Prediction of the service life of accumulators
Technical solution proposal G2013-012
Corporate entity: Diehl Aerospace GmbH
This proposed technical solution is a method or algorithm for predicting the service life of accumulators.
The importance of electrical energy storage has increased rapidly in recent years. This results from the increasing demand in a wide range of application areas. These include, for example, the storage of electricity from renewable energy sources, the development of increasingly powerful portable devices and research in the field of electric vehicles. In this context, the accumulator - also referred to as "battery" in the following - which was invented almost 200 years ago, is also experiencing a major surge in development. One of the best-known and technically most interesting types of rechargeable batteries is a lithium-based accumulator. This is characterised by a high degree of efficiency, a high energy density and a short charging time. Unfortunately, these charge storage devices do not only have advantages: Constant monitoring of voltage and current is necessary to prevent overcharging or deep discharging, which can destroy individual cells. Incorrect handling of the charge accumulator can endanger the environment due to its high flammability. The ageing of the cells is also a problem.
To get a grip on these difficulties, many companies produce charge management systems for lithium accumulators that measure current, voltage, temperature, etc. and can switch off the accumulator in an emergency. One product of this kind is the IC "bq20z65" from the company Texas Instruments (TI). This is a complete accumulator management system which, in addition to the above-mentioned variables, can measure the internal resistance, the existing capacity, the remaining capacity and much more on the respective accumulator. Together with the actual accumulator, this creates a complete accumulator "pack".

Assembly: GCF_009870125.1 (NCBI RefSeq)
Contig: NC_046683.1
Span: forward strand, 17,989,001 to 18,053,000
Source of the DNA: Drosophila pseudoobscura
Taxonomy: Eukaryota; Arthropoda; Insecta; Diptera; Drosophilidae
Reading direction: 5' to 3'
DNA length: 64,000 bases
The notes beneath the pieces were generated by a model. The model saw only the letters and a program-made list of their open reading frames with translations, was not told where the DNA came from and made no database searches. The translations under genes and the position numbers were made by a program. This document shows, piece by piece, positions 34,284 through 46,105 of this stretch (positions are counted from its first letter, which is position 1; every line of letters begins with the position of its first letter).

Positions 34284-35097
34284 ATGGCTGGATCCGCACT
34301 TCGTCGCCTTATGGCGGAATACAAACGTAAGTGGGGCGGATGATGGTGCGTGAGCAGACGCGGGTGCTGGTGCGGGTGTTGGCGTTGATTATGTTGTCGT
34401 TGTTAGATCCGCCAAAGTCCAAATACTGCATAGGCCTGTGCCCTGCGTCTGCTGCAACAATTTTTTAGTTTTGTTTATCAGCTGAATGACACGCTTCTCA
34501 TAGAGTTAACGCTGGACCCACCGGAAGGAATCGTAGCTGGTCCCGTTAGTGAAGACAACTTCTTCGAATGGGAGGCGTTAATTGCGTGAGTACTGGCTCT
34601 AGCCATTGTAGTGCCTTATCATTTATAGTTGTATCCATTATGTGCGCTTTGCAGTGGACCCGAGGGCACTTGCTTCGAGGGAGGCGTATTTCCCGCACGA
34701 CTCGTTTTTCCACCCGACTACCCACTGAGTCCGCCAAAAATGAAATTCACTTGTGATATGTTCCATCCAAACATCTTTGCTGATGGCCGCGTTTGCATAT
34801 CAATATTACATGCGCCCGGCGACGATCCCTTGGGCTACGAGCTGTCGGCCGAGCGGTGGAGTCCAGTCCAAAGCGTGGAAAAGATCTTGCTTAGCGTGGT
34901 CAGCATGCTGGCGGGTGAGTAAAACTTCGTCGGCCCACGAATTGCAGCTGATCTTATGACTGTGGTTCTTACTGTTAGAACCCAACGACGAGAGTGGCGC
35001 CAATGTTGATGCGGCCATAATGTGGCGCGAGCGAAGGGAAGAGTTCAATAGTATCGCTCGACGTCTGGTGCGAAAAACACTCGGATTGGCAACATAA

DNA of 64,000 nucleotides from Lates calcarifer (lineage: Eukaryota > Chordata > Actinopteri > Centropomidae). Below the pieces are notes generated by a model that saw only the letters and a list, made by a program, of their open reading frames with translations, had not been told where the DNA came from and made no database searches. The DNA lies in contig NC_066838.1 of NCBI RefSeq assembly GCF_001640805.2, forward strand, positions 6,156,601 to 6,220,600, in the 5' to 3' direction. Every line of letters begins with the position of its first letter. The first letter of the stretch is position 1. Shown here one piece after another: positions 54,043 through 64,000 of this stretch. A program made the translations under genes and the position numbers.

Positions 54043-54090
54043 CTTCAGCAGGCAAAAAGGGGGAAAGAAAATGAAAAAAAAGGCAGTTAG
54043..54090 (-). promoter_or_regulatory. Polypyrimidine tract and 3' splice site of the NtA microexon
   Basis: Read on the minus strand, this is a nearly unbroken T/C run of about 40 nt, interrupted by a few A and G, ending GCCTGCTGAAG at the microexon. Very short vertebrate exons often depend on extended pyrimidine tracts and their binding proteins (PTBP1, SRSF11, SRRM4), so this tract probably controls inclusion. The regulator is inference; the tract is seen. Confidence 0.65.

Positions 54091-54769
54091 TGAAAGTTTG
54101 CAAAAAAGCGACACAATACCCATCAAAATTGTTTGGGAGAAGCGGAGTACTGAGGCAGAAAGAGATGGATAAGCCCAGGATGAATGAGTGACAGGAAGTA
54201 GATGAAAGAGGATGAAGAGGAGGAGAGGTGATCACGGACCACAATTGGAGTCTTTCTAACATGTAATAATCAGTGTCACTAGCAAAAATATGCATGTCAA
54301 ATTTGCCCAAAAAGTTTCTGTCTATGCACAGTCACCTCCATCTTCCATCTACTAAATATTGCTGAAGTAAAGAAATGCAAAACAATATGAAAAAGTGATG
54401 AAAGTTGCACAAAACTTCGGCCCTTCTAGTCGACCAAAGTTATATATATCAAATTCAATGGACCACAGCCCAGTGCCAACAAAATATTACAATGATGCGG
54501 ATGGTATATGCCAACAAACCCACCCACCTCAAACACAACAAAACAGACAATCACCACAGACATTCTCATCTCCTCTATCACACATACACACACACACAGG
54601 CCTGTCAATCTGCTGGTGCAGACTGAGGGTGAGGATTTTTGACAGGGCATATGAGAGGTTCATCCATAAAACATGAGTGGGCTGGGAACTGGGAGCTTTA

In the aviation industry, lithium-ion accumulator packs are also used for the emergency power supply of aircraft. For this purpose, the company DIEHL Aerospace produces so-called
"Emergency Power Supply Units" (EPSU). Their task is to supply energy for the emergency lighting in the aircraft in an emergency. According to the specifications, the supply must be guaranteed for 12 minutes, which is why the accumulator must not fall below a minimum capacity. In addition, the accumulator is required to deliver a power of 72W during this period, which means that there are also maximum limits for a permissible internal resistance of the accumulator. In order to comply with the above-mentioned requirements, all relevant accumulators of an aircraft must currently be removed and checked by maintenance personnel every 6 months. After 36 months, the accumulator is replaced and disposed of as a precaution.
This procedure obviously entails a very high level of battery wear. For this reason, DIEHL Aerospace is striving to develop a procedure within the CleanSky project that can predict the service life condition of an accumulator. This makes it possible to replace the accumulators only according to actual need and not according to rigid intervals. This saves costs for maintenance, new equipment and disposal of old equipment.
In order to be able to make a prediction for the service life of an accumulator, it is necessary to develop an algorithm that can predict future events from existing data.
The aim is to predict how many charging and discharging cycles remain for an accumulator - here also representing an accumulator pack - until it no longer meets the above-mentioned specifications and must be replaced. For this purpose, an algorithm must be implemented that can determine the presumably remaining cycles as precisely as possible or can indicate in which of the cycles the battery is likely to fail. The presented algorithm is based on respective measurements of the internal resistance Ri of the accumulator, since the remaining number of cycles decreases with increasing internal resistance.
The calculations of the algorithm can be divided into several steps:
[...] for more information see download